Review: ‘Cocaine Bear’ is an eighth out of 10


Syd, played by Ray Liotta, and his crew sets out to find Cocaine Bear. (Universal Pictures/TNS)

By Alexa Barraza, Social Media Director

It was impossible to avoid the social media marketing for Universal Pictures’s newest killer-animal movie, “Cocaine Bear,” which was theatrically released on Feb. 24. I mean, it practically sold me when they first tweeted, “I’m the bear who ate cocaine. This is my story,” followed by a trailer. I mean, who wouldn’t be? 

The film, directed by Elizabeth Banks, is very, (very) loosely based on a true story of a drug smuggler, Andrew Thornton, who traveled by plane with 880 pounds of cocaine and decided to throw it out into the air to avoid being trailed by the authorities, according to Variety. He then attempted to parachute out with several pounds for himself; however, he wound up dead in a Knoxville, Tennessee driveway on Sept. 11, 1985. 

Several months later, a black bear was found dead due to a cocaine overdose in December 1985 in Chattahoochee National Forest. 

Banks commits to the beginning of the story similarly, with the same drug smuggler falling to his death in Knoxville after throwing out pounds of cocaine. This occurrence results in officers conducting a drug investigation; drug smugglers searching for their remaining product; a mother searching for her hooky daughter; and a bear introducing herself with pounds of cocaine, all within the same national forest.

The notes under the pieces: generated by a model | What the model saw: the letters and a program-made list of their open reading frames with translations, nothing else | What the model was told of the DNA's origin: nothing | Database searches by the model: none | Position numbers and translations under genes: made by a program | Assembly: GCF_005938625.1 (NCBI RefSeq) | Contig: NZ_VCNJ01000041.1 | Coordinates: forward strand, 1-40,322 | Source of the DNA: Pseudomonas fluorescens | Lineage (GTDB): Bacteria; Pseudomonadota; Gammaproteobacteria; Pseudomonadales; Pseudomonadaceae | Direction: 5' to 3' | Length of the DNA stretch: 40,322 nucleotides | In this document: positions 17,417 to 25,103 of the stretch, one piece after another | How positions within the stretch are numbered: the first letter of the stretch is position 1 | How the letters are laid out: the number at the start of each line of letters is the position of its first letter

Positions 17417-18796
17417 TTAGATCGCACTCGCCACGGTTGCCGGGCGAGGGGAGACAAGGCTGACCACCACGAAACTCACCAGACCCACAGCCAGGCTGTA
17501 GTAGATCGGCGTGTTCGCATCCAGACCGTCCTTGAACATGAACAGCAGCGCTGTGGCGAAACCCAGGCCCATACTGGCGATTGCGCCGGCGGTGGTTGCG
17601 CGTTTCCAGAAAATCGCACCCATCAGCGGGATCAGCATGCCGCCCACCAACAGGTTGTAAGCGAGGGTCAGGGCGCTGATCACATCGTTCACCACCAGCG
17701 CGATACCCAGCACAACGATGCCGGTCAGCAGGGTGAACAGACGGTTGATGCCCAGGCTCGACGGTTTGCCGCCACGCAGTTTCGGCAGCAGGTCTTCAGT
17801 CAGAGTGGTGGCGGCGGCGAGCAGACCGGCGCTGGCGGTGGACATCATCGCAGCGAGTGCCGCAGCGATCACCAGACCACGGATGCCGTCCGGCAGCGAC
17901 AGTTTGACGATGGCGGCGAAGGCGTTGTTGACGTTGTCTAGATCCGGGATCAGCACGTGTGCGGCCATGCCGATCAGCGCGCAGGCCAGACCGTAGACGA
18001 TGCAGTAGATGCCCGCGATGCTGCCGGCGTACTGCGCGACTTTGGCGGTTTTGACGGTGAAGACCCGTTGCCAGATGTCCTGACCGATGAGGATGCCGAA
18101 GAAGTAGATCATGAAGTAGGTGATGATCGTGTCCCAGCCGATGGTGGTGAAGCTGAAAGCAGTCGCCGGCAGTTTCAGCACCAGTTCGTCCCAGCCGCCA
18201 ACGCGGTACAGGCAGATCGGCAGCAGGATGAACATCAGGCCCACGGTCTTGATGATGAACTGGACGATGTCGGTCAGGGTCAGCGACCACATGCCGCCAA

Just as it was initially advertised, the film was funny. I didn’t find myself laughing as hard as the rest of the audience at the theater. I also didn’t verbally poke at the movie’s plot, even though it invited viewers to, but I found myself chuckling throughout the movie. 

Kahyun Kim, social media star Scott Seiss and Margo Martindale’s characters are a highlight of the movie. When they attempt to run away from the bear, that scene shows a balance of humor and an homage to classic 1980s slasher movies, a genre that is always welcoming for me. (Although at some parts the humor felt a little too flat, it made up for it by adding more absurdity.) 

There are portions of the movie where the theme of family and friend is a bit forced. 

The subplot with Keri Russel’s character, who plays the mother out to look for her daughter, who was chased out into the woods by the bear felt as if it is simply there to increase the movie’s runtime. This is similar to the scenes with the drug smugglers Daveed, played by O’Shea Jackson Jr., and Eddie, played by Alden Ehrenreich. It definitely forced when they recognize their close friendship by the end of the movie with a classic, “You’re more than a drug dealer. You’re my friend, my best friend.” This theme serves its purpose to add conflict but not substance. 

Syd, one of Ray Liotta’s final roles, serves as a stronger character to represent this theme. He portrays the main drug smuggler on a mission to recover all of his missing product along with his son Eddie. It was surprising to see him portray his character with so much sentiment toward his broken relationship with his son and vice versa, given that this is a movie about a bear on cocaine. If I were to see more screen time with just Liotta’s character along with the bear and slightly less time with the other filler characters, I would’ve been happier. 

All in all, if you’re just looking for a time-wasting gorefest, this is the perfect movie for you.